Hacham Hisdai Almoshlino

A Short Tribute

Hacham Hisdai Almoshlino was born in 1640 in Tetuan, Morocco. He learned Torah from his teacher Hacham Yitzhak Bibas, with whom he served in the rabbinic court, along with Hacham David Hacohen. In 1698, Hacham Yitzhak Bibas died, and in 1708 Hacham David Hacohen died as well, leaving him the sole rabbinic judge for two years. By 1710 he had five of his students join him in the rabbinic court.

Hacham Hisdai Almoshlino was famous for his miraculous abilities, and Jews and Muslims alike would come to receive his blessing.

Both his sons, Shlomo and Yitzhak, died during the same year, between Passover and Shavuot. Another son was born to him and also named Yitzhak - Hacham Yitzhak Almoshlino - who would eventually be appointed Chief Rabbi of Gibraltar.

Hacham Hisdai Almoshlino lived to a ripe old age and passed away on 4 Kislev, 5488 (1728). He authored two books: Mishmeret HaKodesh – explanations on RASHI's commentary on the Torah, published in Livorno in 1825 after his death, and Hessed El – sermons and commentary, published in 1826.


A few quotes from the Rabbi on 'Traditions of the Fathers' in which he teaches that the true honoring of parents is when one lives with them and honors them
" Visit your neighbor sparingly, Lest he have his surfeit of you and loathe you". This means that one honors others more from afar than from nearby. The heart coarsens towards someone who is nearby and becomes a burden and bother, unlike someone distant, for whom the heart yearns and longs, and seeks to bestow kindliness. That is why King Solomon, may he rest in peace, wisely advises to "Visit your neighbor sparingly, Lest he have his surfeit of you and loathe you". When a person, who has always lived with his father and mother, shares his home with them, they are likely to eventually become a burden. This is the meaning of the text, "When a person honors his father and mother, the Holy One, Blessed be He, says: I ascribe credit to them as if I dwelt between them and they honor Me as well" – I know that you will always honor Me, but I do not commend you for this honor, since "From afar God is seen to me". Were I to dwell among you, you might not honor me. If you honor your father and mother, if they dwell among you, "I ascribe credit to them", despite My being distant, "as if I dwelt between them and they honor me as well". This is what is known as true honor. But if you do not honor your father and mother, despite your honoring Me, this is not honor; it is as though I would dwell among you as does your father, and you would not honor Me.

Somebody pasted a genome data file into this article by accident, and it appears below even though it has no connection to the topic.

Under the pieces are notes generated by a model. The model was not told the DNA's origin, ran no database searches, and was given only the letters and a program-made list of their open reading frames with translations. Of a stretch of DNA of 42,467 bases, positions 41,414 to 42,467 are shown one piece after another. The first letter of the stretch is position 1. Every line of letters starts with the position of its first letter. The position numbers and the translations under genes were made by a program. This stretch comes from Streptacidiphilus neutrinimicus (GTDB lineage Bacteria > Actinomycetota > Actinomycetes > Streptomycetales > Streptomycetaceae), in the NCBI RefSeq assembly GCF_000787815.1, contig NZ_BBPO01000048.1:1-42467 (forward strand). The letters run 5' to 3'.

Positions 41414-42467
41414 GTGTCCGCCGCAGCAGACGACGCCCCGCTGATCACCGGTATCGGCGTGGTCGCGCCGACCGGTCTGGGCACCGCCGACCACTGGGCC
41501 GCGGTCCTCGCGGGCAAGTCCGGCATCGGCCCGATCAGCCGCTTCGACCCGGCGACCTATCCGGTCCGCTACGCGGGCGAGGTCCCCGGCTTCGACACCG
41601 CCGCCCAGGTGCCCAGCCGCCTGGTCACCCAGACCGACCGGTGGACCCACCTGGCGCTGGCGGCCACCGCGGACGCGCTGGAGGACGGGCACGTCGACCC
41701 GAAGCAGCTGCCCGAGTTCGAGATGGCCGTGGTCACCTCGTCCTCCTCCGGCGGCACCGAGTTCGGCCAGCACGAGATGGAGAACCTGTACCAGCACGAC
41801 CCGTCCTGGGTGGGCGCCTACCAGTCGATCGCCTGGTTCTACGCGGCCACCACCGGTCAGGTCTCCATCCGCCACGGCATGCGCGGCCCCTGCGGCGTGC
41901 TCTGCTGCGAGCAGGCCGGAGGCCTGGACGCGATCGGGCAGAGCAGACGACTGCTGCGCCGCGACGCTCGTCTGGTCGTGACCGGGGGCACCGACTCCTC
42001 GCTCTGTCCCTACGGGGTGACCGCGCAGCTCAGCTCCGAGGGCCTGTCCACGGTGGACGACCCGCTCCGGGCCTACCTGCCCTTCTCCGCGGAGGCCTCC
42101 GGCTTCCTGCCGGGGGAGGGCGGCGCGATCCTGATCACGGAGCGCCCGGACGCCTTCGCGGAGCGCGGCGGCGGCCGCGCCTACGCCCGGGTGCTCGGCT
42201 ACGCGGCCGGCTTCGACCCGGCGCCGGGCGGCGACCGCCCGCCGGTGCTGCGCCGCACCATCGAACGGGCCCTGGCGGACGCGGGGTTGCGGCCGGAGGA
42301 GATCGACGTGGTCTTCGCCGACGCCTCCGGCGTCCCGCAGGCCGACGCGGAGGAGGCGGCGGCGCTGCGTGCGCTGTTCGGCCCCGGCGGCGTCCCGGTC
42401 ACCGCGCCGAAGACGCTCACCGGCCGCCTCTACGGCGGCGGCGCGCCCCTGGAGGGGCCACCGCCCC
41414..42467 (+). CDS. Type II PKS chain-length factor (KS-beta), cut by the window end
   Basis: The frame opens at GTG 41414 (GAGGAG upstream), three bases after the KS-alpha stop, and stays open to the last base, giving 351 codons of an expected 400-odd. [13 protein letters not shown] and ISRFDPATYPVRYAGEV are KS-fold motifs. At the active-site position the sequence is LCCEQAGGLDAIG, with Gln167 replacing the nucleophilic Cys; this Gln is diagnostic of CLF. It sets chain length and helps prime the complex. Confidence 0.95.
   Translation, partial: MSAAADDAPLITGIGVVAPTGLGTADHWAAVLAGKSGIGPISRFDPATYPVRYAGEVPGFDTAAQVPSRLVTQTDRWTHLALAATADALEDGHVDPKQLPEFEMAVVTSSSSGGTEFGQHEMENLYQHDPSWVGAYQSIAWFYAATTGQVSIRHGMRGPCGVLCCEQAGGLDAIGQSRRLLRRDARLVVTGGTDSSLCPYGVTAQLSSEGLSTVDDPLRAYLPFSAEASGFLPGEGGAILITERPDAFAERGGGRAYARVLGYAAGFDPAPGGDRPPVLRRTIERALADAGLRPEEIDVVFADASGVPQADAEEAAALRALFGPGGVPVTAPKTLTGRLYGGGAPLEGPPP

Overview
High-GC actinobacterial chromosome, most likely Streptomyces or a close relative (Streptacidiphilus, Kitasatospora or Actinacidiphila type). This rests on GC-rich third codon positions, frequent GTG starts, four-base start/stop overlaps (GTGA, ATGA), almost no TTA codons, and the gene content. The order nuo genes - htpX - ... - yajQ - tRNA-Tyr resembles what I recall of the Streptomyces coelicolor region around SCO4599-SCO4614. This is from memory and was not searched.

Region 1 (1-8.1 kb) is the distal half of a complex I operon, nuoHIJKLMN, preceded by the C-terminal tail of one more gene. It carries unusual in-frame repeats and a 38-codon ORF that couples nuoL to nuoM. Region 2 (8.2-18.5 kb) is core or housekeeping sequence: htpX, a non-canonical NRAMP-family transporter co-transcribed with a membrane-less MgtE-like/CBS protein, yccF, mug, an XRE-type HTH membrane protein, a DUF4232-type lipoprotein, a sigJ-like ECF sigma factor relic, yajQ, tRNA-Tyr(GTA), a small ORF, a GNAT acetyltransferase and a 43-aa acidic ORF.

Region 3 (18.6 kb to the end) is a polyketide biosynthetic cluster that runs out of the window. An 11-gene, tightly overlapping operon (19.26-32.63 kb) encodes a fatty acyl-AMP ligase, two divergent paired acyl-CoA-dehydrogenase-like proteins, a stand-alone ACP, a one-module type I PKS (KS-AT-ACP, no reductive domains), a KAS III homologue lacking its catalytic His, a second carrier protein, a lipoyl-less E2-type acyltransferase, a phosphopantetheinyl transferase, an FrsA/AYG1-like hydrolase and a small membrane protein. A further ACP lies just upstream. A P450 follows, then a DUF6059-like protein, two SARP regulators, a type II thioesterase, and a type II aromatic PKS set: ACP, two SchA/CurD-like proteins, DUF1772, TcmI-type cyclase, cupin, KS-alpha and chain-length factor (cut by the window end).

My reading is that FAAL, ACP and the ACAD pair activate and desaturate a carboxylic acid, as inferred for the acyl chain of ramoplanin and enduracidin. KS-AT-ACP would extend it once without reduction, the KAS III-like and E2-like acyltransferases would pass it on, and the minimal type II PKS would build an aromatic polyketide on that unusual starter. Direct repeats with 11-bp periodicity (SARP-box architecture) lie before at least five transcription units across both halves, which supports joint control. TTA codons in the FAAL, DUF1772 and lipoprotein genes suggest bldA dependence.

Hessed El, Section 4, sermon, p. 5a. Hacham Yaacov Tubyiana, Livorno, 1826